A while back, I set off for a weekend away from work, away from the city and technology. I was going with many other brothers on a much needed retreat.

Honestly, as much as I needed the retreat, I was also nervous. I had barely, or never, talked to most of the men going. What would happen if I found any of them attractive? Could I deal with that guilt weighing on me all weekend?

Plus, my spiritual life was a wreck. Not the healthiest way to go into a Christian retreat.

For parts of the weekend, we split into smaller groups — tribes — based on our five YOB values. By chance (providence?), I was placed on the Courage tribe. Courage — an unlikely descriptor for me considering my proclivity to worry and avoidance of leadership.

I could say much about the retreat, but the men of the Courage tribe spoke the most into my life.

During our first tribal meeting, we did some ice-breaker questions to actually get to know each other. Were there some awkward silences? Probably. But that’s what happens, at least for me, when I keep some of my guards up, meeting new people.

The second evening, however, after having spent some time together, we dug into what courage means, how we have seen courage in our lives, how we have failed to be courageous, and how we can walk more in courage.

Courage (n): the ability to do something that frightens one; strength in the face of pain or grief.

Given this definition, our group started off saying that we have all chosen a path of courage as we walk this gray area of life, faith, and culture.

After some light talk and spaces of quiet, something amazing and beautiful happened.

One by one, these men started sharing parts of their story. Men trusting the rest of us with stories about facing rejection by friends or family as they opened up about their struggles. Men sharing about the weight they carry in not being able to be fully present. Men feeling like their life is too polarizing for their family.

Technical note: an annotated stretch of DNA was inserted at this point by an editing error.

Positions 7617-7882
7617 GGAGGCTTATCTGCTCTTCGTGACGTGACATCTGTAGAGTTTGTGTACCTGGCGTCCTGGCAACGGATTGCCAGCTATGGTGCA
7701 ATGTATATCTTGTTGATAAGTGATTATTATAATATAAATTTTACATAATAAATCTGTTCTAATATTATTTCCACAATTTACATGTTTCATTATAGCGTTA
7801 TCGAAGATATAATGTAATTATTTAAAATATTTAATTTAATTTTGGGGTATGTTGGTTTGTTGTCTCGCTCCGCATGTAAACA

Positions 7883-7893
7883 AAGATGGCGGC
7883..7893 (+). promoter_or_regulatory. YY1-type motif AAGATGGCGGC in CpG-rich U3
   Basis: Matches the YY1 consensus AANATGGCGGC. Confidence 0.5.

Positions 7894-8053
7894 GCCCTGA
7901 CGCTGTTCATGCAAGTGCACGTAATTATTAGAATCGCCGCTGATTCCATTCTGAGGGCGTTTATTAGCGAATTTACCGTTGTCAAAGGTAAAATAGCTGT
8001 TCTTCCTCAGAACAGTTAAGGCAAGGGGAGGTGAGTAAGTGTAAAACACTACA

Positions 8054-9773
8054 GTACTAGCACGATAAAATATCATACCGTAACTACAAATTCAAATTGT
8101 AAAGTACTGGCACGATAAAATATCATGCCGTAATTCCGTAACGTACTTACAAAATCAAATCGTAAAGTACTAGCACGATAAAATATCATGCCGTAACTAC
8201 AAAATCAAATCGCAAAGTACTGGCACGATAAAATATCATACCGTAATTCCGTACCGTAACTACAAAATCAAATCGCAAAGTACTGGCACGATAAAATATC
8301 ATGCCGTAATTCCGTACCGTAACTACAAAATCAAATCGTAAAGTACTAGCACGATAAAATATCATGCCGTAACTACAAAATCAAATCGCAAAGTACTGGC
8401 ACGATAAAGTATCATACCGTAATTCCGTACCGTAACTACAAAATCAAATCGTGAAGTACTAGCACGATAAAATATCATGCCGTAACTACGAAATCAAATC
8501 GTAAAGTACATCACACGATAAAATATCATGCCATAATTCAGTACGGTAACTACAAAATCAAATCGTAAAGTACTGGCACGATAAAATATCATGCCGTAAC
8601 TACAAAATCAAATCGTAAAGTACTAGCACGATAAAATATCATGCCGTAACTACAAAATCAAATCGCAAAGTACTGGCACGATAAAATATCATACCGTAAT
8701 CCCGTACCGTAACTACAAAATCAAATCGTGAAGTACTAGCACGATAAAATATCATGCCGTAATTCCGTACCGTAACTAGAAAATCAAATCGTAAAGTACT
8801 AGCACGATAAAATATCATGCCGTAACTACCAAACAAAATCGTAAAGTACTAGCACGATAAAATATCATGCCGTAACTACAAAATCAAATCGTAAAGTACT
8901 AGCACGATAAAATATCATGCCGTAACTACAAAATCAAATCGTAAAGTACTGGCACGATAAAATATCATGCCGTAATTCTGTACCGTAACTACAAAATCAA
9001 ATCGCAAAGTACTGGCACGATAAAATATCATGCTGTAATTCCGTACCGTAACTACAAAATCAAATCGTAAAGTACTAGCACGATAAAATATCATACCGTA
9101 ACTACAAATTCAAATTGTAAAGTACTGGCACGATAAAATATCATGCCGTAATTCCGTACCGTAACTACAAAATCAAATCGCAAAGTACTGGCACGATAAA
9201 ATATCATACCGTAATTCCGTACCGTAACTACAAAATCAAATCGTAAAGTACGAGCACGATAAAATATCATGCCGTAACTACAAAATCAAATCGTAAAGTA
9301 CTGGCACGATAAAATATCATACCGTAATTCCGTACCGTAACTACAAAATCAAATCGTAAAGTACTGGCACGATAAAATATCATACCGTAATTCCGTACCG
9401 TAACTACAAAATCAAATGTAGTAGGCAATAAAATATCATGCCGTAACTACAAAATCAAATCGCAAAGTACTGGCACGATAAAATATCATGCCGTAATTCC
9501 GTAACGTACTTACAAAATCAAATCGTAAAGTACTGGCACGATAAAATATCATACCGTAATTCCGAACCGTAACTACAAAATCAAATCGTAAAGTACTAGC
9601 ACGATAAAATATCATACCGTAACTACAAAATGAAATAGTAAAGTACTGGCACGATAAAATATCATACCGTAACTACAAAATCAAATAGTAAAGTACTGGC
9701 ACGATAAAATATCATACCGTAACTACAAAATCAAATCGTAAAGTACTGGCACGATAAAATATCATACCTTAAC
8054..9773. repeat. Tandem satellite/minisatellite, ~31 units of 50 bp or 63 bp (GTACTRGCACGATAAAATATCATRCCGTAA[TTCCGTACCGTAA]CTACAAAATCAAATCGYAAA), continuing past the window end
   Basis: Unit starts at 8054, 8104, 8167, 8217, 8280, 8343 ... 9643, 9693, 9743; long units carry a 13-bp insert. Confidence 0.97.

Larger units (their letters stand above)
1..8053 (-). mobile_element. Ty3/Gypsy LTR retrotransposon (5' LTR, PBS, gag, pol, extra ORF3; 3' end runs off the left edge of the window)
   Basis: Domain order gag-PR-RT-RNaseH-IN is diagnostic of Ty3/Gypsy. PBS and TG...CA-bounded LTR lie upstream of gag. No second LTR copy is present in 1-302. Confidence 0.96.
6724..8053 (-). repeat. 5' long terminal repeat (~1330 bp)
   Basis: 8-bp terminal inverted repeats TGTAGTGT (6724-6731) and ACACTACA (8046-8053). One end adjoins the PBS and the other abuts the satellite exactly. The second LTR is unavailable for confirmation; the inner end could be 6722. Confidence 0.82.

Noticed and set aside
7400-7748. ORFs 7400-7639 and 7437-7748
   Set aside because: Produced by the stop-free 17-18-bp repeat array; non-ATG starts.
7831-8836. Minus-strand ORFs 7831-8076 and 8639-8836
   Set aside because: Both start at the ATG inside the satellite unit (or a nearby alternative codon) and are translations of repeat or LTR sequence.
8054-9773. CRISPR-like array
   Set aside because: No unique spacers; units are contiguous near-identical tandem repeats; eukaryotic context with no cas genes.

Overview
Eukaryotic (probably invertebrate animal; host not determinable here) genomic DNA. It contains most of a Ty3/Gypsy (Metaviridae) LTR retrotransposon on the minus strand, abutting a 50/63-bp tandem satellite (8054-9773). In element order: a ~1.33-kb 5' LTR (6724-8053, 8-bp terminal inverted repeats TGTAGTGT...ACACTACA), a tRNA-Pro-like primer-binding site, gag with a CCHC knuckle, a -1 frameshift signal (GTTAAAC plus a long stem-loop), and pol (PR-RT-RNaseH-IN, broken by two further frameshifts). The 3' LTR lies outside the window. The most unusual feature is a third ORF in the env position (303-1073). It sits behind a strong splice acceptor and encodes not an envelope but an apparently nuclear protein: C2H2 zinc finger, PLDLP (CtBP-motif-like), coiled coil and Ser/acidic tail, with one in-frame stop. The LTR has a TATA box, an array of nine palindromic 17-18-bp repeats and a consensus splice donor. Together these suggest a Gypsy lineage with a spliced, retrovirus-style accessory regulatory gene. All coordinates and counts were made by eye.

All this divulged among men who had first met less than a day ago.

One guy then reminded us of the importance to hear truth as we continue to walk in courage. Knowing the Truth about who God says we are will help us be courageous.

These men, their stories showed me the courage to love. The courage to love family and friends, whether they understand, accept us, or not. The courage to love and trust God even in the midst of confusion and lies.

The courage to love myself.

As we wrapped up our evening in prayer and song, the image of men sharing stories, song, and prayers as we cried and held each other — that image imprinted itself on my heart and mind.

This — this is courage.

To those brothers, thank you for showing me the courage to love. Your stories continue to impact me.

That next morning, as I thought over the evening, I landed in the Psalms — and read about the courage to trust God.

Make me to know your ways, O Lordteach me your paths. Lead me in your truth and teach me, for you are the God of my salvation; for you I wait all the day long.” Psalm 25:4-5

In the spaces where I needed to know my messy life wasn’t too much, God shows up. If only I have the courage to wait on Him.

The retreat ended, and I watched our small group of nine and the larger group of nearly fifty say good-bye. These brothers who laughed, cried, worshiped, and lived courageously together. And I was (and am) happy because I know the story continues for each of us.

How can we show courage today? For God, for ourselves, and for those around us? Tell us about a time you stepped out in courage with your story.

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